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Neujahrskonzert 2006
CD 1: Part I
Johann STRAUSS II (1825-1899)
Auf's Korn! Bundesschützenmarsch op. 478 [2.33] *; Frühlingsstimmen Walzer op. 410 [6.24]; Diplomaten Polka française op. 448 [4.11]
Josef STRAUSS (1827-1870)
Eingesendet Polka schnell op. 240 [1.59]
Lob der Frauen Polka mazurka op. 315 [4.24]; Künstler-Leben Walzer op. 316 [8.43]
Ohne Sorgen! Polka schnell op. 271 [1.54]
Part II
Der Zigeunerbaron, Einzugsmarsch [3.10]
Wolfgang Amadeus MOZART (1756-1791)
Die Hochzeit des Figaro, Overture [4.26] *
Joseph LANNER (1801-1843)
Die Mozartisten Walzer op. 196 [9.38] *
CD 2:
Liebesbotschaft Galopp o. op. [2.43] *; Neue Pizzicato-Polka op. 449 [3.41]; Künstler-Quadrille op. 201 [5.26] *; Spanischer Marsch op. 433 [5.05]; Du und Du Walzer (after themes from Die Fledermaus) op. 367 [7.22]; Im Krapfenwald'l Polka française op. 336 [4.13]; Furioso-Polka Polka quasi Galopp op. 260 [2.23]
Eduard STRAUSS (1835-1916) / Arr.: Michael ROT
Telephon Polka française op. 165 [3.48] *
Lagunen-Walzer op. 411 [8.15]; Éljen á Magyar! Polka schnell op. 332 [2.43]
Banditen-Galopp op. 378 [2.33]
Mariss Jansons' New Year's Address [1.30]
An der schönen blauen Donau, Walzer op. 314 [9.25]
Johann STRAUSS I (1804-1849)
Radetzky-Marsch op. 228 [3.49]
Wiener Philharmoniker/Mariss Jansons
* = first performance in a New Year concert
rec. live, Musikverein, Grosser Saal, Wien. 1 January 2006. DDD.
DEUTSCHE GRAMMOPHON 00289 477 5566 [47.24 + 62.59]



If there is one musical event that comes around with unfailing annual inevitability it is the Wiener Philharmonker's Neujahrskonzert. I dutifully tuned in on New Year's Day out of habit, musical compulsion and the desire to catch Mariss Jansons in action once again. As a live concert I enjoyed it, but - almost inevitably - upon revisiting it some items fare better than others for repeated hearings.

All the expected critical phrases can be applied to the playing: technical polish, velvet-like ease of playing in the strings, wonderfully weighted and phrased performances. One might think that this concert showed the Vienna Philharmonic on autopilot as well as their natural compositional territory. Well, I don’t get a sense of players on autopilot here. Watching the live concert relay it was noticeable how many players were watching Jansons, which serves to show that he is a conductor that always leaves something in reserve for the concert itself. So many times I have heard players say that even after they’ve rehearsed with him, they are never quite sure of what will happen on the night. The finely paced and voiced readings set this apart from most other Vienna Philharmonic New Year concerts, with the possible exception of Carlos Kleiber, who – like Jansons – brings something uniquely special to the party.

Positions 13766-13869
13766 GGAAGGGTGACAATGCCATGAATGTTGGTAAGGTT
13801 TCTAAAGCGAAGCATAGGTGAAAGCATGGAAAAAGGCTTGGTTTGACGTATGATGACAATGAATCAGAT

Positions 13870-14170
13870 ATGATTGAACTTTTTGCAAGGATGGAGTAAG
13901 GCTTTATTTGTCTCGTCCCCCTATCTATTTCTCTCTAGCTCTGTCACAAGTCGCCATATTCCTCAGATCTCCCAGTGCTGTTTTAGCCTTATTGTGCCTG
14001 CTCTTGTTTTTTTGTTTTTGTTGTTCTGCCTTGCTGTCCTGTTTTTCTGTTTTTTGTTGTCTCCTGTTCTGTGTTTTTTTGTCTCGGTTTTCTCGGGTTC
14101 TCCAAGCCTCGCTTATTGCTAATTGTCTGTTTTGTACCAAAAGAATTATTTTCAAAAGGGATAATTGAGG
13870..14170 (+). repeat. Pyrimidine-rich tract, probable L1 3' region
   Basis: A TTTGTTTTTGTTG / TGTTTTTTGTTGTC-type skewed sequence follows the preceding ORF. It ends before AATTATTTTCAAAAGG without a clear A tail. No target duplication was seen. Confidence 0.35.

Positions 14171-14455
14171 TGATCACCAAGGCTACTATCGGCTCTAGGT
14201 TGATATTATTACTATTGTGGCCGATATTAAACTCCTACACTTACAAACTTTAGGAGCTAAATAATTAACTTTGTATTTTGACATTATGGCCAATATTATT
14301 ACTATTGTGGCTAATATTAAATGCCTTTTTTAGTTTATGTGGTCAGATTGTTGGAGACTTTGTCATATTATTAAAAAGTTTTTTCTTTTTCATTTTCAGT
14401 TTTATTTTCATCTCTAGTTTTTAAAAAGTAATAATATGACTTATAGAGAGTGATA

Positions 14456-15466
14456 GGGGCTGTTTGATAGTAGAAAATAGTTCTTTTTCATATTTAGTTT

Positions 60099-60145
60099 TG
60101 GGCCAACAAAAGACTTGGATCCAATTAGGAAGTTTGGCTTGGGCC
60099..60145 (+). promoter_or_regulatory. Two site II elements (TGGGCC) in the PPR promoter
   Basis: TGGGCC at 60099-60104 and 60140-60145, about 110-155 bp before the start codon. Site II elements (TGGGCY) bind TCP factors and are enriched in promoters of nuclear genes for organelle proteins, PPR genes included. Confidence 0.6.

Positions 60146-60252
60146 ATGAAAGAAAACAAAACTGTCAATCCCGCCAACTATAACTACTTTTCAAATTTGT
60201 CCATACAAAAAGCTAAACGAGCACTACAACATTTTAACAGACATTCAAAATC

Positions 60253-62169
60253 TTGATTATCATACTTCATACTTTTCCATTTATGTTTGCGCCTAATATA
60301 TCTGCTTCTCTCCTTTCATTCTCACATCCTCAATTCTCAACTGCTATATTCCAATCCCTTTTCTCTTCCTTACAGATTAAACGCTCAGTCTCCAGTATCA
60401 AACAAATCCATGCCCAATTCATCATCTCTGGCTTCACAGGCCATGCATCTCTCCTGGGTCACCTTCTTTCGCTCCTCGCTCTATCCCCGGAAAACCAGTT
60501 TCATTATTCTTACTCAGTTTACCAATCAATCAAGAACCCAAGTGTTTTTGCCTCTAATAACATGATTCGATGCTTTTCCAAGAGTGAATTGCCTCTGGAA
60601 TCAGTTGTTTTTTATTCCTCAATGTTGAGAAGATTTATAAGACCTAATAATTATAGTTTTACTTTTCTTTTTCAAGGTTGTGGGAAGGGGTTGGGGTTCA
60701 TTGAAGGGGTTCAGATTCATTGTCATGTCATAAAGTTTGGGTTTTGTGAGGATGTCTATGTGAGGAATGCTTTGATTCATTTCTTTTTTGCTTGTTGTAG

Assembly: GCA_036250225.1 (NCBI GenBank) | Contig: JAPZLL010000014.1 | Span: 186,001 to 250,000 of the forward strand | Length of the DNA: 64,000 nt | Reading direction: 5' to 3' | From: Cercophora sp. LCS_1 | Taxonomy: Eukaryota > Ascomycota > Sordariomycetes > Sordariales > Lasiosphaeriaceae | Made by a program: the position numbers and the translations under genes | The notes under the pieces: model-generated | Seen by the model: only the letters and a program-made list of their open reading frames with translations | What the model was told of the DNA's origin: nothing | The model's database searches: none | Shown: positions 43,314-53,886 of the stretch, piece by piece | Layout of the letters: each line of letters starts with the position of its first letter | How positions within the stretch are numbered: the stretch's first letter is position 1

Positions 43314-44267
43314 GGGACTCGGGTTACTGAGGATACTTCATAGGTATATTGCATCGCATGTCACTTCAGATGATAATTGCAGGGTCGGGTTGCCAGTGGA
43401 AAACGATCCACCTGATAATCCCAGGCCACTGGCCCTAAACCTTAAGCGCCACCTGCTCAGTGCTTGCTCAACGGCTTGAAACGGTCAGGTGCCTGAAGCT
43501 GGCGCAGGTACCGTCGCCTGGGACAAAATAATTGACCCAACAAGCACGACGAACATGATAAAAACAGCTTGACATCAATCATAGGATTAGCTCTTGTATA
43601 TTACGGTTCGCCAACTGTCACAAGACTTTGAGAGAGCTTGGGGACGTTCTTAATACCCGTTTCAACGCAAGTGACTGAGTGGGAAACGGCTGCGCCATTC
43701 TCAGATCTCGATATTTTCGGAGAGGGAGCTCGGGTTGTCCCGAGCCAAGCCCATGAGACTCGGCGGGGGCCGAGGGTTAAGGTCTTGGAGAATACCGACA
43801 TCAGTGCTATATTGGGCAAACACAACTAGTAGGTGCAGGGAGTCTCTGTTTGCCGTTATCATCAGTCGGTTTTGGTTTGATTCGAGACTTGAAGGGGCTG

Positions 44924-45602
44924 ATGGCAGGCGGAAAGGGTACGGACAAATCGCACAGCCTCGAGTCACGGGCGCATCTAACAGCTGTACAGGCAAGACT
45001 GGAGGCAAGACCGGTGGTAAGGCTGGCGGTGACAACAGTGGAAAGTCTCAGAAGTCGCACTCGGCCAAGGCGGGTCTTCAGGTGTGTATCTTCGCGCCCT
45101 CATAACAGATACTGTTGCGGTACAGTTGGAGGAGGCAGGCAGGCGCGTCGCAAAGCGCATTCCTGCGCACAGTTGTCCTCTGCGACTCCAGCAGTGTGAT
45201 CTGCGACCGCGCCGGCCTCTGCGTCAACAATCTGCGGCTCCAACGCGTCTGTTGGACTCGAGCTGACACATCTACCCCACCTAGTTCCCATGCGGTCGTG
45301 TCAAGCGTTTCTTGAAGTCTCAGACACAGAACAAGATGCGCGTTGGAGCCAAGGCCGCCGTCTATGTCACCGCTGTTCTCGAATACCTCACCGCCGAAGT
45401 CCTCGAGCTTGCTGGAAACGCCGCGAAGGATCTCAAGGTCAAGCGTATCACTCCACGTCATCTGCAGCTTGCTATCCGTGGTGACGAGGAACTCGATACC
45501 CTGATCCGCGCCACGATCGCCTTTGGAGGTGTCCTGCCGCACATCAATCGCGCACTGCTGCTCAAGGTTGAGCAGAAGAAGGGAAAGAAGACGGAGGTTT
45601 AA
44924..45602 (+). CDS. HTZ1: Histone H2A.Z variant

The Viennese sweetmeats presented here are no strangers to Jansons: he describes them as ‘music that speaks through my mind and soul and body’. Indeed the association between conductor and music goes back to his father Arvid, who often conducted this repertoire. If today Mariss’s enviable reputation rests on interpretations of altogether heavier repertoire - Shostakovich, Mahler, Bruckner, etc - he demonstrates here that lighter pieces are every bit as deserving of his probing interpretative approach.

The performances fizz along - one glass of champagne after another; as well they might, given that the occasion is optimistic and the precursor to the consumption of great quantities of champagne by the VIPs lucky enough to attend in person. Their involvement too is for the most part restrained - except where tradition dictates otherwise – applause is minimised – and only once or twice did it disrupt the mood generated by Jansons and the VPO.

The opportunity to kick off the Mozart celebratory year was not missed, and Jansons turns in a sensitively phrased Figaro overture, though why it does not appear at the start of Part II is a mystery. The item that follows, Lanner’s Die Mozartisten Walzer, I suspect will either be taken by listeners as musical sacrilege or just schmaltz. However, on its own terms it is decently performed – and finds a kindred pair, one might say, in Johann Strauss II’s Künstler-Quadrille which also takes off where many another composer stops.

My only serious criticism is one that holds if one were to listen to these discs straight through with any frequency. Disc 2 starts with seven pieces that are from Johann II’s pen, and with a further eleven elsewhere, other composers get rather marginalised even though they have good things to offer. However, there is variety in the musical forms represented, and this goes some way to balancing the equation.

In Deutsche Grammophon’s rush to release the discs some nine days after the concert some corners were cut – no track timings are provided, for example – but the booklet does contain glossy pictures of the maestro and orchestra caught during rehearsal. More than can often be said of live recordings, a sense of occasion is palpable. I enjoyed the sense of fun Jansons brings to it all, though anyone planning on taking a mobile into his concerts would do well not to follow Jansons’ own example in Eduard Strauss’ Telephon Polka. A thinly disguised comment to concert audiences everywhere, given the near global reach of this concert?

With traditions duly observed and the playing captured with faithful fizz sonority, Jansons’ first Neujahrskonzert proves an uplifting tonic on cold winter nights.

Evan Dickerson





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